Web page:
Notable Rides

Club members share memorable moments

Grin & Bear it

Octobearfest | Tailwind Archives

You never quite know what Felix Cartagena will come up with when he planned a ride and the Octobearfest ride was no exception. Five minutes before the appointed hour, he arrived in grand style. Decked out with a long sleeve tuxedo T-shirt, he arrived with two small Teddy bears in bags on his front rack and a 9-foot bear named Maximillian riding in a bugger bike trailer. Since the majority of the riders were non-club members, they immediately felt relieved that this wasn’t going to be a very fast ride. After gathering around Maximillian and holding up their teddies for a group picture, the ride commenced. 

Less than a mile into this 5-mile ride, Felix had a flat tire and was able to demonstrate his technique for changing tubes for the many novice riders present. Needless to say, as this strange entourage wound its way through the neighborhoods of Newark, many heads were turned. It was as if they had never seen a 9-foot Teddy bear in a bicycle cart and 13 other bikers festooned with Teddy bears. This was one ride that was as much fun for those who watched as it was for those who rode. The ride ended at Friendly’s for ice cream, but will long be talked about by those who rode it . . . and those who saw it.

Cold as Ice

Icicle Metric | Deanna Cain

Keeping Up, Cramping Up

DoubleCross | Ronald Baldwin

One year, I did the DoubleCross with a friend who was much faster. He routinely did centuries in 5 hours. I rode with him and it felt good; so I continued. I was surprised at the food stop because I still thought I could keep up with him. He tried to be gentle with me, but with about 10 miles to go he dropped me as I pulled over with a severe cramp in one calf muscle. I finished. Many stops to massage that cramping muscle. And I still finished in just under six hours.

Happily Back On The Road 

E-Bike Promotes Togetherness  | Shorefire Century Archives

Do You Feel Lucky?

Roll the Dice | Wally Hertler

A variety of innovative WCBC club rides in the early years. For example, Brian “Croupier” Hanson led a Roll the Dice ride in 1975 in which the roll of the dice determined the route. Like it or not, Brian rolled eleven thus condemning the group to ride the infamous “Hills of Delaware”—a 52-mile route that climbed every major hill in northern New Castle County.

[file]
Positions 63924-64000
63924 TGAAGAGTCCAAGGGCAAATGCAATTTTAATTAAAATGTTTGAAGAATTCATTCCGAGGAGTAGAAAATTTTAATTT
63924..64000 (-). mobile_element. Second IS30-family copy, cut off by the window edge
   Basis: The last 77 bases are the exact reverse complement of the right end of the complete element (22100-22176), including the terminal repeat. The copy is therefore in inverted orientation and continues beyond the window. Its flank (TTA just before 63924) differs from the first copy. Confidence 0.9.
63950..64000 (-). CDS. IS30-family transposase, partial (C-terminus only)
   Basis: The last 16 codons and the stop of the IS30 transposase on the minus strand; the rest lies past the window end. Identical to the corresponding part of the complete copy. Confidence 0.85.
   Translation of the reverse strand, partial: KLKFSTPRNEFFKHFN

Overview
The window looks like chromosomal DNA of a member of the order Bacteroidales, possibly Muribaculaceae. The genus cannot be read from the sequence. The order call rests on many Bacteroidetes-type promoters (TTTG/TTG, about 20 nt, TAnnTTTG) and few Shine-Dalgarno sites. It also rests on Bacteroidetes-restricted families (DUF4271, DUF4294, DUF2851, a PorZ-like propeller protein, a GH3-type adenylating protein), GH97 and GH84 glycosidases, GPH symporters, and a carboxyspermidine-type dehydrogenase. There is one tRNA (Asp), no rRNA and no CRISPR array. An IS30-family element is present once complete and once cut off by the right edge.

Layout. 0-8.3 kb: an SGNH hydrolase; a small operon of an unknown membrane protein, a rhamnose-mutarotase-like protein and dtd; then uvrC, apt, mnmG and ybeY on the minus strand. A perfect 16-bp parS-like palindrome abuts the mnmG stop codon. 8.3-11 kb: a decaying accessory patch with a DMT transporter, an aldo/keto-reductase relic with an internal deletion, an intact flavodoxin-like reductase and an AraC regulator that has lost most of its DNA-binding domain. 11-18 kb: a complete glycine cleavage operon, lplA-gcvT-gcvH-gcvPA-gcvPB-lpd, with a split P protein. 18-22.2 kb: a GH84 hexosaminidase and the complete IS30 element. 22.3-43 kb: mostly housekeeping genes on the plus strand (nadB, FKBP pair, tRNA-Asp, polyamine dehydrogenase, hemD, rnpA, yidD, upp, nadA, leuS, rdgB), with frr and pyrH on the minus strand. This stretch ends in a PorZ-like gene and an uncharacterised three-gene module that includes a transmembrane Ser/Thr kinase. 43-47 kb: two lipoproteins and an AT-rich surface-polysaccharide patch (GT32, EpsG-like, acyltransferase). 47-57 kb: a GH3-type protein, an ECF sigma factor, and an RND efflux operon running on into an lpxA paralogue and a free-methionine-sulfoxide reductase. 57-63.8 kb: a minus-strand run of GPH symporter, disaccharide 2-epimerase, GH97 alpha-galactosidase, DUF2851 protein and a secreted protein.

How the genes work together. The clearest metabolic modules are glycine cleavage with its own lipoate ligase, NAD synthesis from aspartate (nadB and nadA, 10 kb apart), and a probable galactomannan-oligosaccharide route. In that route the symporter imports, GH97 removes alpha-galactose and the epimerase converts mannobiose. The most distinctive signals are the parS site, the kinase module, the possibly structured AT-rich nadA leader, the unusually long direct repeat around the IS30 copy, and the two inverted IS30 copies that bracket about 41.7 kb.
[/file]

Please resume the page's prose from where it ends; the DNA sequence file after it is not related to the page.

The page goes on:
Calling the Pigs

Savage Century | Wally Hertler

One of my most memorable experiences in the Savage Century occurred in 1977. As I was leading a group down a hill on a rural road in the Oxford area enroute to the major climbs along the Susquehanna River, a large dog came onto the road ahead of us. So we shouted at the dog and made noises to scare him off the road. This worked, and the dog retreated. But, three small pigs, mistaking the shouts as pig-calls, ran onto the road from the left. I hit the first pig and fell. Eric Conrad hit the second pig and also fell. The third pig made it across the road safely. Eric was unable to continue riding. But I just suffered some road rash and continued on. But the chest discomfort while climbing indicated that I had cracked a rib.

Crossing the Canal

Double Century | Nancy Waddell

For my first Double Century in 1986, we used Summit Bridge to cross the canal since there was very little traffic and very little in the area below the canal. There was no food or water at the halfway point nor along the first 100 miles. There was a person at the halfway point who checked you in. The food stop was on the return leg at Killens Pond SP. The Haymans manned that food stop; and it was stocked with water and sugary treats, plus PB&Js. Then the route headed over to Rt. 9 for the lonely black fly-infested return.  [There was] a quick stop at John’s Deli in Port Penn before heading over Reedy Point and up Rt. 72 back to Newark. I started at 5:00 am and rolled back into Hollingsworth parking lot at 8:45 [pm].

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